Yesterday was a big day in science in general and astronomy in particular. If you didn’t already hear the news, scientists have released their first picture of a black hole, ever. They have been detected from time to time but this is the first time one has been visualized. Previously, several black holes have been detected based on jets of material radiating from their center in X-ray light or by the ripples made in the fabric of time.

A supermassive black hole that lies at the centre of the Messier 87 galaxy within the Virgo galaxy cluster some 55 million light years away from the Earth was the subject of this study. Messier 87 is a supergiant elliptical galaxy that is one of the most massive galaxies in the local universe with approximately 12,000 globular clusters as opposed to 150-200 orbiting in the Milky Way. This black hole, named M87, is determined to have a mass that is 6.5 billion times that of our Sun.

This was accomplished by the collaboration of a team of over 200 scientists and their radio telescopes spread out around the world. The Event Horizon Telescope links together telescopes using the technique of very-long-baseline-interferometry (VLBI). VLBI uses the information gathered from these multiple telescopes and atomic time keepers to be combined to emulate a much larger telescope. (This is good because to see this black hole with a single telescope, it would have to have a dish as large as Earth itself. Not very practical.)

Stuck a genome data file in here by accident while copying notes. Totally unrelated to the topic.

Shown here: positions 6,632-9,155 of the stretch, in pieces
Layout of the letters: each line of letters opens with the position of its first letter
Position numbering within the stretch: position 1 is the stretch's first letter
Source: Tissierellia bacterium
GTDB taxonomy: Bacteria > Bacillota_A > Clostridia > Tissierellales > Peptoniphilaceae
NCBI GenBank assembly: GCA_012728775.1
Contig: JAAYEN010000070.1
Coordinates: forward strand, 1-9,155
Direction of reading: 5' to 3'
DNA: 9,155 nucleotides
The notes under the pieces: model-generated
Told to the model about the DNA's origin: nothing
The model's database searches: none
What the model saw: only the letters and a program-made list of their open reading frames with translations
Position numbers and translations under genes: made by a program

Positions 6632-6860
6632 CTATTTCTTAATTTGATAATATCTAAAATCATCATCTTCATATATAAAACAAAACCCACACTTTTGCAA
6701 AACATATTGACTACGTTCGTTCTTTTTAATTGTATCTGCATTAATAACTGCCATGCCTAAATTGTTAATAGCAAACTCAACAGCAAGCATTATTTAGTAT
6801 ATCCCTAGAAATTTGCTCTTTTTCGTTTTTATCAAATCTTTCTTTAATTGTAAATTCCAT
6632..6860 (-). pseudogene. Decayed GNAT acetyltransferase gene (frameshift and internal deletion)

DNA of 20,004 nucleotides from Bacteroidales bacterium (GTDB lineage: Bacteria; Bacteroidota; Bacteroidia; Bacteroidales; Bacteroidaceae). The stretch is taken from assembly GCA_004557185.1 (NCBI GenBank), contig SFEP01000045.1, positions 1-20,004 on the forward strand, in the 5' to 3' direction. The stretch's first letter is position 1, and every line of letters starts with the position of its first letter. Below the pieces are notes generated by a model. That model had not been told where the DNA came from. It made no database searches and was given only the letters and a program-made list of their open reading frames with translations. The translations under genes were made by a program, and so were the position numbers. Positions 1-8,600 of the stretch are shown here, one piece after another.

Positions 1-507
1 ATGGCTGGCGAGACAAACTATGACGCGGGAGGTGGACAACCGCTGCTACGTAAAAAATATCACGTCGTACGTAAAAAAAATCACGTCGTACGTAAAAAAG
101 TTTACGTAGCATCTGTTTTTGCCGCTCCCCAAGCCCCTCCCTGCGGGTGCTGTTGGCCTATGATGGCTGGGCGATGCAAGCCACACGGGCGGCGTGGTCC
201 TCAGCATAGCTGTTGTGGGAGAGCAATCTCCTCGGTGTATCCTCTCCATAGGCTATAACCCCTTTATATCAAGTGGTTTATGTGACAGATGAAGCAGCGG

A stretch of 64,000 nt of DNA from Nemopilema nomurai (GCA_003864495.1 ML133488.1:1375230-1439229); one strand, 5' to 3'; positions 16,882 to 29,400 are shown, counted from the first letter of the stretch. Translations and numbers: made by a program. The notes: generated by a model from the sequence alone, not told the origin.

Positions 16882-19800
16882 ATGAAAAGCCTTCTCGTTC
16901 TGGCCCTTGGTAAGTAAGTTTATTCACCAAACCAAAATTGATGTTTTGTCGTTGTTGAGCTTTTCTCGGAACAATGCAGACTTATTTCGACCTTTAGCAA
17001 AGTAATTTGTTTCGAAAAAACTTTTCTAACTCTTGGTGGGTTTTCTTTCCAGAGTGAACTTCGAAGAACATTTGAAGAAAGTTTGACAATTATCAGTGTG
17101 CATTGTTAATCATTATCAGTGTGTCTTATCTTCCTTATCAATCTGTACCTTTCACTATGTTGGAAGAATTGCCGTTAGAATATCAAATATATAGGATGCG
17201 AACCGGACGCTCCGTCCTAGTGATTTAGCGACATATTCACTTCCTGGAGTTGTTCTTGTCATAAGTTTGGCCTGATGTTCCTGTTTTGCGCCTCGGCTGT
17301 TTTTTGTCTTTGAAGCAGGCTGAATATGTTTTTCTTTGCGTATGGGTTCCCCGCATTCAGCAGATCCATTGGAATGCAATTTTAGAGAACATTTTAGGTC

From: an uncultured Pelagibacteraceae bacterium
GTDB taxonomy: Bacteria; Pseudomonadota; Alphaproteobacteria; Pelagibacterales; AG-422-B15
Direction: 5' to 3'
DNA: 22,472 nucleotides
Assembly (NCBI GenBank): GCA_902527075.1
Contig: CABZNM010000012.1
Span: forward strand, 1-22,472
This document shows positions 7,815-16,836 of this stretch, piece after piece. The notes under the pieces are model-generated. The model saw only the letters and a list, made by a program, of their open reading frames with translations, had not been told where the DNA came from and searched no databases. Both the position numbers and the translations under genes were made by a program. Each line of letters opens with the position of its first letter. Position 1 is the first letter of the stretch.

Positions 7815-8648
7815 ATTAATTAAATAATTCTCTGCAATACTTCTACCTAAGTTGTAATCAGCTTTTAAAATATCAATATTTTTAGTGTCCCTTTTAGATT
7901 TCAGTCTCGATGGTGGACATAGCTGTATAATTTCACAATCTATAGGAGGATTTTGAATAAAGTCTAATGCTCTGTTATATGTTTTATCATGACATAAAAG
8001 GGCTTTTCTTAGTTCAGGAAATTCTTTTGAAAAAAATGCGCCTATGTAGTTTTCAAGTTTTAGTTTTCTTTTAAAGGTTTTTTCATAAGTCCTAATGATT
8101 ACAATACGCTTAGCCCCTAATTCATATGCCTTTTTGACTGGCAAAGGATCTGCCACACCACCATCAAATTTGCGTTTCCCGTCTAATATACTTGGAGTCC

How is this even possible when a black hole, by its very nature, is invisible due to its immense density and gravitational field? The photograph does not capture the black hole or its interior, it captures the shadow of the event horizon (that point of no return at the boundary of a black hole.) The black hole resembles a ring of fire (no, not the Johnny Cash kind of ring of fire) surrounding a black ball. The surrounding “fire” is known as an accretion disc and is formed when gases pass over the event horizon, heat up and glow.

Up until this photograph, black holes remained theoretical. Many astronomers have been studying them for decades but there have also been many who did not believe they actually existed. Albert Einstein described gravity as a distortion of space and time within his general-relativity equations. Following in his footsteps Karl Schwarzschild took this idea and proposed the idea that matter could become squeezed into a tiny point of infinite density; a point known as a singularity. The singularity had the power to warp space around it creating a hole where nothing could escape its pull. Einstein did not immediately agree with assertion but the evidence began to pile up from the 1930s on. His theories led to the discovery of black holes but it will take more information to conclusively say whether the rules of relativity apply here.

So far, the discovery has been as predicted but it may be more interesting if they found out something that deviated from the theory. This will probably be the first of many images released and research continues.

–Janice Willson

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